The National Resistance Movement (NRM) thought that it had created a favorable permanent situation and developed immunity against challenge after 1987 when it signed a stabilization and structural adjustment program (SAP) with the IMF, started to enjoy rapid economic growth (in large part because of excess capacity inherited in 1986 now almost exhausted) and established macroeconomic stability by keeping inflation in single digits through raising interest rates, balanced the budget by removing subsidies and dismissing public servants, accumulated foreign currency reserves in the central bank to guarantee continued imports for the rich and received massive external support.

NRM speeches were full of confidence and vibrancy stressing that market forces, laissez faire and trickledown would solve all problems. All NRM needed to do was to make sure that opposition was not allowed to say anything negative. The military, police, intelligence and prisons were expanded to deal with dissent. Lack of demonstrations was interpreted by the outside world as a sign of stability. Invitations to make speeches about Uganda’s success story at UN and G8 summits blinded NRM government to creeping signs of exhaustion and possible failure. Museveni even declared that there was no problem he could not solve.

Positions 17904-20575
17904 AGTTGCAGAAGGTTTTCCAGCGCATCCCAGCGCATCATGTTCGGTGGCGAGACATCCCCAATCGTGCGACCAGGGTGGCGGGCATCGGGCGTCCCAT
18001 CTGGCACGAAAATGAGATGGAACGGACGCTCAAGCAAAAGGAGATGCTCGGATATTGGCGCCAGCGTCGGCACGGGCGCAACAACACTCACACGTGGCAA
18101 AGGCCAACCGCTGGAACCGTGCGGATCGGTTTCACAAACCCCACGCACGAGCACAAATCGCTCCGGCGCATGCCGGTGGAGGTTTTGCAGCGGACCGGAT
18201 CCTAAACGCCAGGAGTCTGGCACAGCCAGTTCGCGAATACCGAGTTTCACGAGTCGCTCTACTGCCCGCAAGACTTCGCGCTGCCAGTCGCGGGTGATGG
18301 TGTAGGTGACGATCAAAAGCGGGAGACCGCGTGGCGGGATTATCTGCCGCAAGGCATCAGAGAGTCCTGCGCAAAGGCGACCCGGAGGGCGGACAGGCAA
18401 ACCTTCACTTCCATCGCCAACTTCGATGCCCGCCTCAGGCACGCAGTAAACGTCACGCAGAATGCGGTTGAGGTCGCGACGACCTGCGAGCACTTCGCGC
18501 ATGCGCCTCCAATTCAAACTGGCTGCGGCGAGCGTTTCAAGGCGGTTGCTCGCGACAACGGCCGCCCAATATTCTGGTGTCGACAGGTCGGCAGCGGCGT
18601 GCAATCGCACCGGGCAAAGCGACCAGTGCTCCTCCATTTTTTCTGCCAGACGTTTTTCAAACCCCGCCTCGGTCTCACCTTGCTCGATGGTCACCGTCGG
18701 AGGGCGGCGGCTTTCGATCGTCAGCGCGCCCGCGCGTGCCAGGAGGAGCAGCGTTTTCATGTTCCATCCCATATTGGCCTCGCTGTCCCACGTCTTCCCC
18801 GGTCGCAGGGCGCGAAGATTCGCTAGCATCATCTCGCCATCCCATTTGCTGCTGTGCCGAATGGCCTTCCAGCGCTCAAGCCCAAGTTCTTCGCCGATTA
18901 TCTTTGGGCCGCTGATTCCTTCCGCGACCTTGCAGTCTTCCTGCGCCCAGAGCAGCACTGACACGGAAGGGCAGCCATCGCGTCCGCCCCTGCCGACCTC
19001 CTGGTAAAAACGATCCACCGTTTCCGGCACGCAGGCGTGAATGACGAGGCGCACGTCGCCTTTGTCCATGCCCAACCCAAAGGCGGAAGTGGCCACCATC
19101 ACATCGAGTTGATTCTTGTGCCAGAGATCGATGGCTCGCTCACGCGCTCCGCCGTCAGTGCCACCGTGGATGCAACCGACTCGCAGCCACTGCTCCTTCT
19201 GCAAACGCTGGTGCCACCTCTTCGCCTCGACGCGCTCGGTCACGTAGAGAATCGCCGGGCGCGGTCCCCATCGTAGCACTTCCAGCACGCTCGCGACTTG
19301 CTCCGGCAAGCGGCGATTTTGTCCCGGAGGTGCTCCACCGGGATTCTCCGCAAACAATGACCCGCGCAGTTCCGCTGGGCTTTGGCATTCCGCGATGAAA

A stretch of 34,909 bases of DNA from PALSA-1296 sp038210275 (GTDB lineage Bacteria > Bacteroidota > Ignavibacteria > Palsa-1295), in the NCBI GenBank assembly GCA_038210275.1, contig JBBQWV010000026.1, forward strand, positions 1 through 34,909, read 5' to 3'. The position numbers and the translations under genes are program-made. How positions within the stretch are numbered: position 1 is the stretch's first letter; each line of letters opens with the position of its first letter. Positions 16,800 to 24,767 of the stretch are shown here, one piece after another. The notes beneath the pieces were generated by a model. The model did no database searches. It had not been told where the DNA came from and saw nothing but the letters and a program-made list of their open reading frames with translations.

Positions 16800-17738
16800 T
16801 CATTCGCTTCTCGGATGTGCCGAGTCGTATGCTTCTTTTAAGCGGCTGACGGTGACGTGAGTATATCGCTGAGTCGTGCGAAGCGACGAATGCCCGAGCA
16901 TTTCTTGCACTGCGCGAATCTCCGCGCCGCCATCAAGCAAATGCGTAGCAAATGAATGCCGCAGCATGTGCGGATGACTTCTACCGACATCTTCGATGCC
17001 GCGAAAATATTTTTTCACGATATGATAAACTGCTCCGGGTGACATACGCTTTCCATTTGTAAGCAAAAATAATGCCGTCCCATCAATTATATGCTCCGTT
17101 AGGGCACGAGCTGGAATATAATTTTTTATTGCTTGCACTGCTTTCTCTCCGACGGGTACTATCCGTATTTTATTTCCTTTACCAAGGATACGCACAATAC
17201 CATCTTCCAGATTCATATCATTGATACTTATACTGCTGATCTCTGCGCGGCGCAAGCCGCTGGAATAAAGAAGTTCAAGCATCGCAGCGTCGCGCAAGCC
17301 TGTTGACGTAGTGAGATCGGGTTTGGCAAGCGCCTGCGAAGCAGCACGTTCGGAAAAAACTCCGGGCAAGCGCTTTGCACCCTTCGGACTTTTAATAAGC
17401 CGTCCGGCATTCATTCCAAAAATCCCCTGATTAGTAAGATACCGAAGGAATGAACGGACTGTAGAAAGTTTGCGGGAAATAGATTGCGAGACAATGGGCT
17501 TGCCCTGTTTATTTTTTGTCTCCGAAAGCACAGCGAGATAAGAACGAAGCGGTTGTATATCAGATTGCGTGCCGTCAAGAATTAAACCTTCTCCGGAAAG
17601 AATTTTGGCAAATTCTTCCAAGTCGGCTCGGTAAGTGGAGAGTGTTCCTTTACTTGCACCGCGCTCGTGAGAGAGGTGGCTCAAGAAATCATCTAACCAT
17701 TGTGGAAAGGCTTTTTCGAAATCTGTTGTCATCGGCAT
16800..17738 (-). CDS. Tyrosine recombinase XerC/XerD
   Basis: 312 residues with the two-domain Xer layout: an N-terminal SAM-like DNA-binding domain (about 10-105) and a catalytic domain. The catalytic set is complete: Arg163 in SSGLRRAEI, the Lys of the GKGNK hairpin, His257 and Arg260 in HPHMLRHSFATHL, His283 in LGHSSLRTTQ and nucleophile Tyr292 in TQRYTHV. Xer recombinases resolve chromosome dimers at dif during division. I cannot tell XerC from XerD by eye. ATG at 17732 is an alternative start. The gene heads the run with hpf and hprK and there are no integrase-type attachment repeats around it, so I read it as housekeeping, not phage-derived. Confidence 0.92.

Museveni wasn’t born to rule, but to destroy

People who know Museveni well will tell you that during his secondary education life he exhibited restless rather than leadership behavior. Two developments appear to have disoriented him fundamentally in the late 1950s and early 1960s. First, during negotiations for Uganda’s independence, Bahororo (Museveni is a Muhororo) of Ankole demanded a separate district to recover part of former Mpororo kingdom. Bahima refused. It is believed that in retaliation, Museveni, as president, has refused restoration of Ankole kingdom. Second, Bairu’s political ascendancy in Ankole kingdom as independence approached was disturbing. Until then Bairu had been treated like slaves by Bahima and Bahororo. Bairu – a term coined by Bahima according to Speke (1863, 2006) – means slaves.

Realizing that numerically, Bahororo are insignificant and could not change Bairu’s political trajectory democratically, Museveni opted for a military solution: to stop Bairu’s political advance and restore Bahororo’s lost glory. His military participation in the overthrow of Amin was supposed to catapult him to Uganda’s presidency in 1980 election which he lost. He used the excuse of rigged 1980 elections which had been certified by the Commonwealth Observer team (which he has used to certify his rigged elections since 1996) to start a devastating guerrilla war. Museveni was aware that he would not win the next elections – hence the military option.